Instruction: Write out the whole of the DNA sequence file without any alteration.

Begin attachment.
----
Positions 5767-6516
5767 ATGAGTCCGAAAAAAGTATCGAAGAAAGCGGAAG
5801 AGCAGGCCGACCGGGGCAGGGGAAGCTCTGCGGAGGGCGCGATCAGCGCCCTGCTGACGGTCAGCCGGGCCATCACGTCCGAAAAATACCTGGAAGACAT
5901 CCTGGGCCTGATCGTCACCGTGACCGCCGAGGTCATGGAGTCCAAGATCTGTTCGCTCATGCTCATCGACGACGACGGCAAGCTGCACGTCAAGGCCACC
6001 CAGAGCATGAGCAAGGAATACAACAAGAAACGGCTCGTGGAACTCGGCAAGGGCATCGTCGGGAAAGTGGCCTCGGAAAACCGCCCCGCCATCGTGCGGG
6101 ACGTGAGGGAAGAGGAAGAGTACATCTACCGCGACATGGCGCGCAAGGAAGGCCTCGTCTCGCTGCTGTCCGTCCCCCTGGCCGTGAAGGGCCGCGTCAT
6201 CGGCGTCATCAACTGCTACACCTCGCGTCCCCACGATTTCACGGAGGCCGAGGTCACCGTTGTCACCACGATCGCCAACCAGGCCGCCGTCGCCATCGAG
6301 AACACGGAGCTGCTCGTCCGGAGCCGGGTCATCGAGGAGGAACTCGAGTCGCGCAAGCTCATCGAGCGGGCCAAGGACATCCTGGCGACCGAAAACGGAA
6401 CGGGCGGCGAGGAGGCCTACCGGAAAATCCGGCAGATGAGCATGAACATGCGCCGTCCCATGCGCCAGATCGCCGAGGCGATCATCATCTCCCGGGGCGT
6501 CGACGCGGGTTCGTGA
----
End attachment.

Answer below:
Positions 5767-6516
5767 ATGAGTCCGAAAAAAGTATCGAAGAAAGCGGAAG
5801 AGCAGGCCGACCGGGGCAGGGGAAGCTCTGCGGAGGGCGCGATCAGCGCCCTGCTGACGGTCAGCCGGGCCATCACGTCCGAAAAATACCTGGAAGACAT
5901 CCTGGGCCTGATCGTCACCGTGACCGCCGAGGTCATGGAGTCCAAGATCTGTTCGCTCATGCTCATCGACGACGACGGCAAGCTGCACGTCAAGGCCACC
6001 CAGAGCATGAGCAAGGAATACAACAAGAAACGGCTCGTGGAACTCGGCAAGGGCATCGTCGGGAAAGTGGCCTCGGAAAACCGCCCCGCCATCGTGCGGG
6101 ACGTGAGGGAAGAGGAAGAGTACATCTACCGCGACATGGCGCGCAAGGAAGGCCTCGTCTCGCTGCTGTCCGTCCCCCTGGCCGTGAAGGGCCGCGTCAT
6201 CGGCGTCATCAACTGCTACACCTCGCGTCCCCACGATTTCACGGAGGCCGAGGTCACCGTTGTCACCACGATCGCCAACCAGGCCGCCGTCGCCATCGAG
6301 AACACGGAGCTGCTCGTCCGGAGCCGGGTCATCGAGGAGGAACTCGAGTCGCGCAAGCTCATCGAGCGGGCCAAGGACATCCTGGCGACCGAAAACGGAA
6401 CGGGCGGCGAGGAGGCCTACCGGAAAATCCGGCAGATGAGCATGAACATGCGCCGTCCCATGCGCCAGATCGCCGAGGCGATCATCATCTCCCGGGGCGT
6501 CGACGCGGGTTCGTGA